By now almost everyone has heard of the the Charlie Gard case. The issue at its core is much simpler than any of the accounts that I have read of the plight of this child and his family. Medically the case is straightforward. The child suffers from a rare metabolic defect that has destroyed all higher brain function. He cannot see, hear, breathe, swallow, etc. He appears irreversibly insensate. It seems as certain as one can be that no medical aid can restore him to any semblance of autonomous function. But the heart of this case is not medical; it is an issue of basic freedom.

There has never been a case like this one. The parents of the child want to take him to the United States at no cost to the British taxpayer for an experimental treatment. The hospital caring for the child, Great Ormond Street Hospital, has gone to court to prevent the child from being transferred. They have thus far prevailed. The arguments that the hospital has employed are so twisted and self contradictory that some really high priced lawyers must have been involved.

The hospital argues that Charlie is so badly brain damaged that his disorder is beyond any hope of recovery or medical benefit. They list all the things he can’t do; a list that includes just about anything, including feeling pain. Then they argue that if he were transported to the US and treated there that somehow this insensate child would suffer. And the court, in what can only be termed a state of advanced judicial confusion, concurs and forbids the parents from seeking help elsewhere ordering that he be allowed to die by having life support withdrawn. Both the Pope and the US President, the oddest of couples, agree that this is a horrible infringement on the rights of the parents to determine what is best for their son.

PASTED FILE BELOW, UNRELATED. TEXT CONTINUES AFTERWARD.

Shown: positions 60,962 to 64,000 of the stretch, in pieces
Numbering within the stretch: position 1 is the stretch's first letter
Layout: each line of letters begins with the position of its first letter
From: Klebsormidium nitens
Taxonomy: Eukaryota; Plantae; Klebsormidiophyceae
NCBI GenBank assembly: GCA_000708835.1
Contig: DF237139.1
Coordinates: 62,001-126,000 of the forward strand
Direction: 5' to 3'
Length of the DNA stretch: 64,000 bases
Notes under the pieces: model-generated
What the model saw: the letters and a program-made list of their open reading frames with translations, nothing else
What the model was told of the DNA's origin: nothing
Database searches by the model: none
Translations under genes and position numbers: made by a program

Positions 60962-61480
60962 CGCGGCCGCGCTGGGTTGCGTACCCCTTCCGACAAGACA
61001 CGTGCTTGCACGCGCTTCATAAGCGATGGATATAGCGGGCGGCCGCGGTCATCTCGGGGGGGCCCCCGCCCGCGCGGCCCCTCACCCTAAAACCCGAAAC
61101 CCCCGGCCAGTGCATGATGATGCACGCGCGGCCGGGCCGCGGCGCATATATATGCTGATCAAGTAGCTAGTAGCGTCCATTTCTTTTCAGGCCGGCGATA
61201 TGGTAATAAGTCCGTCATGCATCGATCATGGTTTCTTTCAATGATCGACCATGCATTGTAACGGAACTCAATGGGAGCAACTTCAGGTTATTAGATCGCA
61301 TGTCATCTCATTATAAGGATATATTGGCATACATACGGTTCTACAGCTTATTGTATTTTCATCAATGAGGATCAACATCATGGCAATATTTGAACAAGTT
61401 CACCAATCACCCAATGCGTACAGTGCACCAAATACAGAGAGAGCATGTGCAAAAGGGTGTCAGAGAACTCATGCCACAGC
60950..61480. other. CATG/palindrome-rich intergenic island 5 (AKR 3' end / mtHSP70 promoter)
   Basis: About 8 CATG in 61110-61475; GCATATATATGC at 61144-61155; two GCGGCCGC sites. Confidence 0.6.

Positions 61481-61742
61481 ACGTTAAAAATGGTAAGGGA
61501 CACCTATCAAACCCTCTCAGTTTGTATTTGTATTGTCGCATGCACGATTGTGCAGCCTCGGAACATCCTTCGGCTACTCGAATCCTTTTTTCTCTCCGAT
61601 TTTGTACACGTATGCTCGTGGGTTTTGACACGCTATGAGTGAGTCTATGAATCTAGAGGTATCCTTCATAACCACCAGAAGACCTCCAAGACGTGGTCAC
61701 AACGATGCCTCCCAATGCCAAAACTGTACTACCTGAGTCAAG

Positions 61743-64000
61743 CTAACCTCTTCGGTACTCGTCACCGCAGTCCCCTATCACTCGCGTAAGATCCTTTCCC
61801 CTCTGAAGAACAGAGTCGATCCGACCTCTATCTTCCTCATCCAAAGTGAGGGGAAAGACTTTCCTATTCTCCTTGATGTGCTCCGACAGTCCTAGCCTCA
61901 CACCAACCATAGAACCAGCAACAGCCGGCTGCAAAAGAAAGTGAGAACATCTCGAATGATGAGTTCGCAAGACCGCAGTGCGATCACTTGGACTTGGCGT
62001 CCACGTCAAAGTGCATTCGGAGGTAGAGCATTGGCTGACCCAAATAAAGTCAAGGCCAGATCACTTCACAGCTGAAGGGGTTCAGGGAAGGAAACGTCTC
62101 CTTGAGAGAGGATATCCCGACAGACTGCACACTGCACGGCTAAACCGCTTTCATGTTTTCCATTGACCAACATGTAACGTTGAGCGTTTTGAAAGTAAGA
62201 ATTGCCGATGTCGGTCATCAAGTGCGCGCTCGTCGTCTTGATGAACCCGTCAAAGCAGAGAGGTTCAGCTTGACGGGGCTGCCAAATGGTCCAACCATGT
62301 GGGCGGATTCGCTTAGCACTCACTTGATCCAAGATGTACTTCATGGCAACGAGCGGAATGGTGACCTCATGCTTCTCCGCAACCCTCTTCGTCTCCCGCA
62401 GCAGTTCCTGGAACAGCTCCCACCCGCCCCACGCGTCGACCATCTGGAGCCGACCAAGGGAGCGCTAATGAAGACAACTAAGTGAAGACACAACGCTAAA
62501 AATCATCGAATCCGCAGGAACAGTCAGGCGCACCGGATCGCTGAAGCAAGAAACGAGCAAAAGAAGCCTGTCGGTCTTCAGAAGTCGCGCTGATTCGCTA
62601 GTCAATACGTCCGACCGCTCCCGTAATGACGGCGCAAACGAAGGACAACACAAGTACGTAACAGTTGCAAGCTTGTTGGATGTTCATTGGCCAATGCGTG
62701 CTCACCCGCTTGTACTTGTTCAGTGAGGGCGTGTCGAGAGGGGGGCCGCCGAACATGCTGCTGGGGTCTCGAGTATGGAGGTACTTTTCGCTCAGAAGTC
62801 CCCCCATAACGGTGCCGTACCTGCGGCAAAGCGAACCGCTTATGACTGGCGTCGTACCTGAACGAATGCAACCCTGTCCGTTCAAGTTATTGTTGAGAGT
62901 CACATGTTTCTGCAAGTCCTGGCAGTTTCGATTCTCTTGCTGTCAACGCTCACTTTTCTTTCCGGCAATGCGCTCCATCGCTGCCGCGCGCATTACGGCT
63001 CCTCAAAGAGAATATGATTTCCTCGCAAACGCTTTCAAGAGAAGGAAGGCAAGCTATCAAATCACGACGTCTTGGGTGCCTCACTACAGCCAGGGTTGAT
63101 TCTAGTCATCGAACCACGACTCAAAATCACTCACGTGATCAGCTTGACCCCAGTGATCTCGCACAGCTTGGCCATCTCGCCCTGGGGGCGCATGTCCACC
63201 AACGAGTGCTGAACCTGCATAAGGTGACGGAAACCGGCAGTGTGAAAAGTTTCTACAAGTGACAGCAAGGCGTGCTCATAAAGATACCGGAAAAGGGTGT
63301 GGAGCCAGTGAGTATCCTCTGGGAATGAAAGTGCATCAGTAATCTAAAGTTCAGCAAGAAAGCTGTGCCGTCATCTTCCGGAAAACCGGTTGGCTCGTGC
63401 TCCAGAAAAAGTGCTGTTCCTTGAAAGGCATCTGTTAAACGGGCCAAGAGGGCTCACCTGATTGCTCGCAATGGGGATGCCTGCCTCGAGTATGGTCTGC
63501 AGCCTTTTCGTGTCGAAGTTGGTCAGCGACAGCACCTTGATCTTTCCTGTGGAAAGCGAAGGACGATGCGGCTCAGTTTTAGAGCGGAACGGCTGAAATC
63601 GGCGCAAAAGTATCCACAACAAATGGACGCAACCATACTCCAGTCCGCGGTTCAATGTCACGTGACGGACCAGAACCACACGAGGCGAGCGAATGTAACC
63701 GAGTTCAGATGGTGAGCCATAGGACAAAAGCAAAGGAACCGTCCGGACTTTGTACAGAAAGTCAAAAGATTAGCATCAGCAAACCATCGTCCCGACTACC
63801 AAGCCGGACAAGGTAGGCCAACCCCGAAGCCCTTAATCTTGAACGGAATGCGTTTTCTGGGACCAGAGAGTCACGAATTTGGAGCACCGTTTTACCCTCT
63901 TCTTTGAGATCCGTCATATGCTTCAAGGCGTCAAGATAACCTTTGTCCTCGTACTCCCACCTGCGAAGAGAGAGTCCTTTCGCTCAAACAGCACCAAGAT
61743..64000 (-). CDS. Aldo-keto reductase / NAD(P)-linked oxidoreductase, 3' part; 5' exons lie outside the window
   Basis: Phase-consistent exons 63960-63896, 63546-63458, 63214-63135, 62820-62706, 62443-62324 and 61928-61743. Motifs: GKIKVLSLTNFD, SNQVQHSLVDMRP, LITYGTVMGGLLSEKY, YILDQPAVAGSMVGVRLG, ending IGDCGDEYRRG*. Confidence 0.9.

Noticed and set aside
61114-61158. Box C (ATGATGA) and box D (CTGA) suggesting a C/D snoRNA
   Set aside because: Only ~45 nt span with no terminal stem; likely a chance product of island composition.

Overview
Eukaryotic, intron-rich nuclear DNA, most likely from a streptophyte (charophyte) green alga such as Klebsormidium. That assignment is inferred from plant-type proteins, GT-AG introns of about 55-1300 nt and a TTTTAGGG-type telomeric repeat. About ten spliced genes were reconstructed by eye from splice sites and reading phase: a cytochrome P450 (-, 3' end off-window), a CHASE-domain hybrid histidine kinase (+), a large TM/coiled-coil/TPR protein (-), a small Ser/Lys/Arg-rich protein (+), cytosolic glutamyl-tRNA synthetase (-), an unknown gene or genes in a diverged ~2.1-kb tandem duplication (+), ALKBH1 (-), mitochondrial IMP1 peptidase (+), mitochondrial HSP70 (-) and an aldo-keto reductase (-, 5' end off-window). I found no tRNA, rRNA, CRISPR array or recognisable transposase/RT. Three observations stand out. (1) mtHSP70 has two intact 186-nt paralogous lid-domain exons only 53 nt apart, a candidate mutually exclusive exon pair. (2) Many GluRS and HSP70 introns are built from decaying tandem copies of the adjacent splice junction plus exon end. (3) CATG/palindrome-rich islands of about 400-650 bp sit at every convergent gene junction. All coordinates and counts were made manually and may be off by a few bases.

I wrote above, that there is no similar case to this one. The press, which doesn’t seem to understand what’s at stake here, has brought up at least two examples they think is similar to this case. The first is the Terri Schiavo case. But the care of Ms Schiavo involved a dispute among family members as to what was the best way to care for her. There is no family dispute here.

The second is the Texas law which allows life support to be withdrawn from a hopeless case even when the family objects. But that law lets the patient to be sent to another hospital, if that hospital agrees to accept him. There is at least one other hospital willing to accept young Gard, but the doctors “caring” for the child and the British legal system wish to forbid his transfer. What possible reason could there be to prevent a parental couple from getting whatever medical care they could for their child at no expense to the government? Whether said treatment is useless or not is irrelevant. This shameful denial of parental rights deserves scorn beyond words.

It is tempting to place the blame for this scandal at the feet of single payer government run medicine. I’m not sure that doing so would be accurate. What may be the root of this disgraceful episode is that the Brits, Canadians, and all the rest of the so called liberal democracies are not as free as the US. I cannot see such a scenario playing out in the US. Perhaps all the obloquy heaped on the Great Ormond Street Hospital and the British legal system will cause them to relent from an ethically untenable position.  A general rule is that parental rights can only be abridged when failure to do so would harm a child.